Eritrea’s government rejected as “cheap shots and lies” a report by Human Rights Watch that said forced labor was used to construct a gold mine it owns with Canada’s Nevsun Resources Ltd.
Segen Construction Co., a sub-contractor owned by the ruling People’s Front for Democracy and Justice that worked on the project, used conscripts during the building of the Bisha Mine from 2009 to 2011, the New York-based advocacy group said in a report released Jan. 15. “Conscripts are regularly subjected to torture and other serious abuses,” it said.
HRW’s report is a “distortion” of Eritrea’s national-service program, said Girma Asmerom, the nation’s ambassador to the African Union. “They call it forced labor,” he said in an interview yesterday in Ethiopia’s capital, Addis Ababa. “That shows deliberate ignorance.”
Eritrea, which became independent from Ethiopia in 1993 after a 30-year war, is “one of the most closed and repressive countries in the world,” according to HRW. Former rebel leader President Isaias Afewerki’s government has banned private media and the Horn of Africa country hasn’t held national elections since independence.
Mining companies in Eritrea risk involvement in “gross human-rights abuses” unless they take strong preventative measures, HRW said. One former Segen conscript out of two interviewed said he was imprisoned for four months after he ignored the refusal of a request to attend a grandparent’s funeral, it said.
Segen may have used conscripts in early 2009 when Nevsun didn’t check whether sub-contractors’ workers had been released from national service, the Vancouver-based company said in a statement e-mailed on Jan. 11.
“The use of conscripted labor at the Bisha site is not allowed,” it said. The company “acted quickly” to start checks and to obtain a written assurance from Segen that no conscripts would work at the mine, it said.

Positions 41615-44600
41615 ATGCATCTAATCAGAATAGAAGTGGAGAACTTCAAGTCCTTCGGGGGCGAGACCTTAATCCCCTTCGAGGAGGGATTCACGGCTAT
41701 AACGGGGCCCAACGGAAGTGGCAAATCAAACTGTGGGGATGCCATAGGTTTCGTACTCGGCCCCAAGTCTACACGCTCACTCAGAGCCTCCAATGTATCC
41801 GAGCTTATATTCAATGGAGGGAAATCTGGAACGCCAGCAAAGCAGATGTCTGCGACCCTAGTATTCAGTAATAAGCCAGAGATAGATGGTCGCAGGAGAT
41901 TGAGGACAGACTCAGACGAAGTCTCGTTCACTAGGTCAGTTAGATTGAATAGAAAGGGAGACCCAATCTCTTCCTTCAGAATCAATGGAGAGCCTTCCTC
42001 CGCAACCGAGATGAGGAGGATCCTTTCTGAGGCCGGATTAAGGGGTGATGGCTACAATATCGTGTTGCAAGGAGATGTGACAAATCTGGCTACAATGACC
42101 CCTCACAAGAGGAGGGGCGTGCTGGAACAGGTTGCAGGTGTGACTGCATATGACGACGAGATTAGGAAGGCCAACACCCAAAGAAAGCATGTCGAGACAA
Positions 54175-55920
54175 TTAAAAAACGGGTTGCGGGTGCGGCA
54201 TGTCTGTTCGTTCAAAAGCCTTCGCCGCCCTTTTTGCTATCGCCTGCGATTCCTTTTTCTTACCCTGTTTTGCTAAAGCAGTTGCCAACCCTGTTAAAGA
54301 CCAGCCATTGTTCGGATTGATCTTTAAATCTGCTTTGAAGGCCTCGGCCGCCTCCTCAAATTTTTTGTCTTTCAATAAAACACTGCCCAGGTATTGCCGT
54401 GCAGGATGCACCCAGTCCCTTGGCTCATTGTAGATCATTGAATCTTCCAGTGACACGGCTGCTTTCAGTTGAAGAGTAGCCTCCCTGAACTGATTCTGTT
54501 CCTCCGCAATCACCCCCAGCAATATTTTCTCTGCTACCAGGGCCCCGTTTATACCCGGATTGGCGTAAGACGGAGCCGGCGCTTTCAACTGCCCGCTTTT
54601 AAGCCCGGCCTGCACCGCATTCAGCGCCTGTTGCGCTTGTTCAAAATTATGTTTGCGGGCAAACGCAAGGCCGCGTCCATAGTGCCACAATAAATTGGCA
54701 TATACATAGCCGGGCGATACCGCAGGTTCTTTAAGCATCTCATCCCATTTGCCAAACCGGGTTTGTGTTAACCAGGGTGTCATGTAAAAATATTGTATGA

The Bisha mine produced $614 million of gold in 2011, according to Nevsun. Since early 2011, Nevsun has paid the Eritrean government $400 million, the company said.
Segen Managing Director Tesfay Goitom and Eritrean Mines Minister Tesfai Ghebreselassie declined to comment when contacted by phone.
All 18-year-old Eritreans do national service, which is designed to protect the nation’s security and sovereignty, encourage ethnic harmony and assist economic development, Girma said. Participants have been “permanently mobilized” since a two-year war broke out with Ethiopia in 1998, he said.
Chalice Gold Mines Ltd., an Australian explorer for the metal, sold its Zara Project in Eritrea to China SFECO, a unit of Shanghai Construction Co., last year before construction started, Chief Executive Officer Doug Jones said.
“Chalice has not and does not use state-run firms in its activities in Eritrea,” he said in a Jan. 11 e-mailed response to questions.
South Boulder Mines Ltd., based in Perth, has had no exposure to the national-service program at its Colluli potash project, which is at a “feasibility” stage, Managing Director Lorry Hughes said in a Jan. 11 e-mail. It plans to produce $500 million a year of the fertilizer ingredient from 2016, it said in April.
The state-owned Eritrean National Mining Co. owns 40 percent of Bisha, which is about 150 kilometers (124 miles) west of the capital, Asmara. Mining-led growth in Eritrea is expected to slow to 3.4 percent this year from 7.5 percent in 2012, according to the International Monetary Fund.